The dispute over B.C. teachers' collective agreement is heating up as both sides threaten work stoppages.
On Wednesday night the BC Public School Employers Association (BCPSEA) sent a letter to the BC Teachers' Federation (BCTF) President Jim Iker stating that they will lock teachers out of performing certain duties -- including working during recess and lunch hours and supervising after school programs -- starting May 26 and dock their pay ten per cent if they participate in rotating strikes set to start the same day.
Secondary school teachers will also be subject to a general lockout June 25 and 26, followed by a bargaining unit-wide lockout on June 27.
Iker told media in a press conference Thursday that the teachers are going ahead with their job action Monday. In March, BCTF members voted 89 per cent in favour of taking strike action.
"Making the decision to move to the next stage was not a decision that we made lightly," Iker told rabble on Wednesday, before the letter from BCPSEA was leaked to the media. He said that the BCTF planned their rotating strikes in the hopes of minimizing the impact on students.
"We see [the wage cut] as very punitive and very threatening," Iker added. "Especially since we are in our classrooms teaching and doing everything that we do to try and meet our students needs as best as we can."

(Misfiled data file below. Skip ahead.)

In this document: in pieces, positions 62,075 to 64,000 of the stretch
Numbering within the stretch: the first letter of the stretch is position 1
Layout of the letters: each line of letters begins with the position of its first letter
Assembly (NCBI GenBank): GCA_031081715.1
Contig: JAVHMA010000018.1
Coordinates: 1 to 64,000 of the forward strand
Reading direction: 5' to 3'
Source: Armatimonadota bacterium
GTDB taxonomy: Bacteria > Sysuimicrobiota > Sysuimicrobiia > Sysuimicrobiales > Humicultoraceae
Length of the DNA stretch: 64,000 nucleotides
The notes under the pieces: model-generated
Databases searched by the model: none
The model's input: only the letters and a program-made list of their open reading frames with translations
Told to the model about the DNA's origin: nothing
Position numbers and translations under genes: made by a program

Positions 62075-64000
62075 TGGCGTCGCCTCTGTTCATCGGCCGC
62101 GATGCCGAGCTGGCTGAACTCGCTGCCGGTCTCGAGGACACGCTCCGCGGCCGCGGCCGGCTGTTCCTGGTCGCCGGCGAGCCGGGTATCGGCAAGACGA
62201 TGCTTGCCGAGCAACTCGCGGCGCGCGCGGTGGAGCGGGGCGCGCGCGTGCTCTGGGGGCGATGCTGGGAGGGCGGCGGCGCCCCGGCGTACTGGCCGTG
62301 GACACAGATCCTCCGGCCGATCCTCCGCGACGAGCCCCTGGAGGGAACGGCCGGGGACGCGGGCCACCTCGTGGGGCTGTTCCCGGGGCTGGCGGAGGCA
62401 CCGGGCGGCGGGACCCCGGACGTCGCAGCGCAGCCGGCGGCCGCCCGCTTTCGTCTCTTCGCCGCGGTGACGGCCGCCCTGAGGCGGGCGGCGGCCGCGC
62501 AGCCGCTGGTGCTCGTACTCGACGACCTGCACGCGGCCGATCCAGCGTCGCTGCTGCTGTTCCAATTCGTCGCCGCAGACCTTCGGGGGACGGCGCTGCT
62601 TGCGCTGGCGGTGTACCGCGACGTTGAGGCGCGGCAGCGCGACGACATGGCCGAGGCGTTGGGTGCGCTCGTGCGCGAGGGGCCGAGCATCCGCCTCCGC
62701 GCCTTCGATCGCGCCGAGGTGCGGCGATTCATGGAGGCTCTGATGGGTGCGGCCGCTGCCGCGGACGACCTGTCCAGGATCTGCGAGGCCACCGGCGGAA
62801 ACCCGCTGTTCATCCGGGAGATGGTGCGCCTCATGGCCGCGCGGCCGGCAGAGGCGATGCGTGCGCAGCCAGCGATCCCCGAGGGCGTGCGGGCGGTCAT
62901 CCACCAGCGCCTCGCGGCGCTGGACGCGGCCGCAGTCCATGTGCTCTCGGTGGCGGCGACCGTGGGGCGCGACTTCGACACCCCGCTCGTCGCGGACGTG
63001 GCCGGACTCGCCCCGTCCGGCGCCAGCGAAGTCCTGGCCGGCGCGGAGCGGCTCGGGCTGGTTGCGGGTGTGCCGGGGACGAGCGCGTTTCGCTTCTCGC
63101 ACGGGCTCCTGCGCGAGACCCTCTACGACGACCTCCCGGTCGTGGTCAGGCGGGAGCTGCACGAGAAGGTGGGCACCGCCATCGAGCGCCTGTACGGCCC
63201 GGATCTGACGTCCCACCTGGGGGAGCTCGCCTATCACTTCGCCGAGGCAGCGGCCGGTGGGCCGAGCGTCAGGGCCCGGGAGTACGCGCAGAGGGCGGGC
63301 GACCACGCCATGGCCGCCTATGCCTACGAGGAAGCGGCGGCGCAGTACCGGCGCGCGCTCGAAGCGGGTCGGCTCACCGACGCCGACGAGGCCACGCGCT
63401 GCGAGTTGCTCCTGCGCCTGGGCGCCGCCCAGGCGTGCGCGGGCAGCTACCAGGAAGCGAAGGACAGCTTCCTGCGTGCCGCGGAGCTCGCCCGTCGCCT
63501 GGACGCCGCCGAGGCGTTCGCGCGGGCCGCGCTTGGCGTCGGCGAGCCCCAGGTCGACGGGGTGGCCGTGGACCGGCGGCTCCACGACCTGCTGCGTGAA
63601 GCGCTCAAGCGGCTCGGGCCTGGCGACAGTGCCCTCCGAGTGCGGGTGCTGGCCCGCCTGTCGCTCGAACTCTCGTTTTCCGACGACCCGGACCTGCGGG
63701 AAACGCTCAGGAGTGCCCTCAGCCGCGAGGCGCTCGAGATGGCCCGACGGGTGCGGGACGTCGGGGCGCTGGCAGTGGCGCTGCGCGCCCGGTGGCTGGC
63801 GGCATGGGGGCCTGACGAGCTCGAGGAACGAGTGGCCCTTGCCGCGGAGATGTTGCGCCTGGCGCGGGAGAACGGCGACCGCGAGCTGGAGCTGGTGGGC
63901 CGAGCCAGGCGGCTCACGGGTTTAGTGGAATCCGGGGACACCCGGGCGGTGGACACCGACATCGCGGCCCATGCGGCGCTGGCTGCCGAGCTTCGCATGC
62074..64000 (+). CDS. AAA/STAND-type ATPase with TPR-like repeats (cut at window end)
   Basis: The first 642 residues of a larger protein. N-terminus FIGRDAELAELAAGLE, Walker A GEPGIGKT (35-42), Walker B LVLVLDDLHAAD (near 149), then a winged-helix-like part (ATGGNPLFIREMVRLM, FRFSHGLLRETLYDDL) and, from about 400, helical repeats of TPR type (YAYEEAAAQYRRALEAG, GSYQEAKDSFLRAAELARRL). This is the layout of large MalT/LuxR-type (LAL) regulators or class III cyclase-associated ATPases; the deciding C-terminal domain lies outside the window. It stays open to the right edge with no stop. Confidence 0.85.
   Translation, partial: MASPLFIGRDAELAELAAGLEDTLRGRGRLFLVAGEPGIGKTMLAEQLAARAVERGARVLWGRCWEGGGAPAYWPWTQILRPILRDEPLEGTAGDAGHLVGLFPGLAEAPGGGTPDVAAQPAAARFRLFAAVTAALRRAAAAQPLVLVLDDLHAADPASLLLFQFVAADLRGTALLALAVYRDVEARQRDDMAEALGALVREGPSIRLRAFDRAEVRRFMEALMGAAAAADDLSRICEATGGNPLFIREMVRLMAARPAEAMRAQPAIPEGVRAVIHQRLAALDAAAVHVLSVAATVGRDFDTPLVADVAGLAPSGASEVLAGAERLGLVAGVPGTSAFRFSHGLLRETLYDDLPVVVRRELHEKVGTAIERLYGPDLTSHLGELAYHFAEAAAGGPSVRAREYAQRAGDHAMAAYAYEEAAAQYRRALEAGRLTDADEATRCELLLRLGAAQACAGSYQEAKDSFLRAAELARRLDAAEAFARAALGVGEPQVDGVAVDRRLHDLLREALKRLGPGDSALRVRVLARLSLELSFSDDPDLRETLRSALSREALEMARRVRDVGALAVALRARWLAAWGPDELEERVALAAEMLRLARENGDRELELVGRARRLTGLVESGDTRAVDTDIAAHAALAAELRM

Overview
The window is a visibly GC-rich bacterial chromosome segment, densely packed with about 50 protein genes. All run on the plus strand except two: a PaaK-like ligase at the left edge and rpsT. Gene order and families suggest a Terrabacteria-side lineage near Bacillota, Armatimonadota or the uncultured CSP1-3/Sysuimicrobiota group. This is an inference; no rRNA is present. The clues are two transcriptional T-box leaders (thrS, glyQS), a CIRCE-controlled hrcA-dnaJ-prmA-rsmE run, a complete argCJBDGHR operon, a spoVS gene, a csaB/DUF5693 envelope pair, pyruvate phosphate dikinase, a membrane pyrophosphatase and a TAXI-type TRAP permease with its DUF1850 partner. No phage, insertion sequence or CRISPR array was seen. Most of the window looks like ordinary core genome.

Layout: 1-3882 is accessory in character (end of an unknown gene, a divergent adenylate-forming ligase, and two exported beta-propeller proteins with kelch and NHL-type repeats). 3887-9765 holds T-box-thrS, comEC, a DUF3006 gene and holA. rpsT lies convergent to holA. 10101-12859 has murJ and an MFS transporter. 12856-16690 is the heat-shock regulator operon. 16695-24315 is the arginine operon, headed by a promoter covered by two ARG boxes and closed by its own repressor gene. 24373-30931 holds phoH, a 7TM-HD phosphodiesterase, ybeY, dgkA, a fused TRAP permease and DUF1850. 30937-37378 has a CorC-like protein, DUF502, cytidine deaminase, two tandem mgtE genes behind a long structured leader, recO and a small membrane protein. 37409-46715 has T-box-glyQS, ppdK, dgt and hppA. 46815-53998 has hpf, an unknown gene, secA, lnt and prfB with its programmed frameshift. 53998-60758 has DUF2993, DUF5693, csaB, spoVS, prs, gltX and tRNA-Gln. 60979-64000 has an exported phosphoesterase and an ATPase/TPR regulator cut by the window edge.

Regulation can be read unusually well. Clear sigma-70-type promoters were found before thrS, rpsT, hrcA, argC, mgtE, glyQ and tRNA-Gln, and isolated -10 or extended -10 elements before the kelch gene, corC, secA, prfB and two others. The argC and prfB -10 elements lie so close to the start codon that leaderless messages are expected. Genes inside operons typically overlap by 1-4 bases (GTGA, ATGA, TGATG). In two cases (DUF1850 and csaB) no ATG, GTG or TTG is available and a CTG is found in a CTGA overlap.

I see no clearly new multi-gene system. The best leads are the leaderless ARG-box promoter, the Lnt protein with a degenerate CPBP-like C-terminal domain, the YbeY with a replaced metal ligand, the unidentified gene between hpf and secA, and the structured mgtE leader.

At the heart of the dispute are key working conditions for teachers including class size, composition and staffing levels.
This is the first collective bargaining session in 12 years where teachers have been able to negotiate over these conditions, after the BC Supreme Court struck down two separate laws that tried to take away teachers ability to negotiate these working conditions. The B.C. government was granted a stay of the most recent ruling while they appeal the decision.
Photo: Brad Perkins
Thank you for reading this story...
More people are reading rabble.ca than ever and unlike many news organizations, we have never put up a paywall – at rabble we’ve always believed in making our reporting and analysis free to all. But media isn’t free to produce. rabble’s total budget is likely less than what big corporate media spend on photocopying (we kid you not!) and we do not have any major foundation, sponsor or angel investor. Our only supporters are people and organizations -- like you. This is why we need your help.
If everyone who visits rabble and likes it chipped in a couple of dollars per month, our future would be much more secure and we could do much more: like the things our readers tell us they want to see more of: more staff reporters and more work to complete the upgrade of our website.
We’re asking if you could make a donation, right now, to set rabble on solid footing in 2017.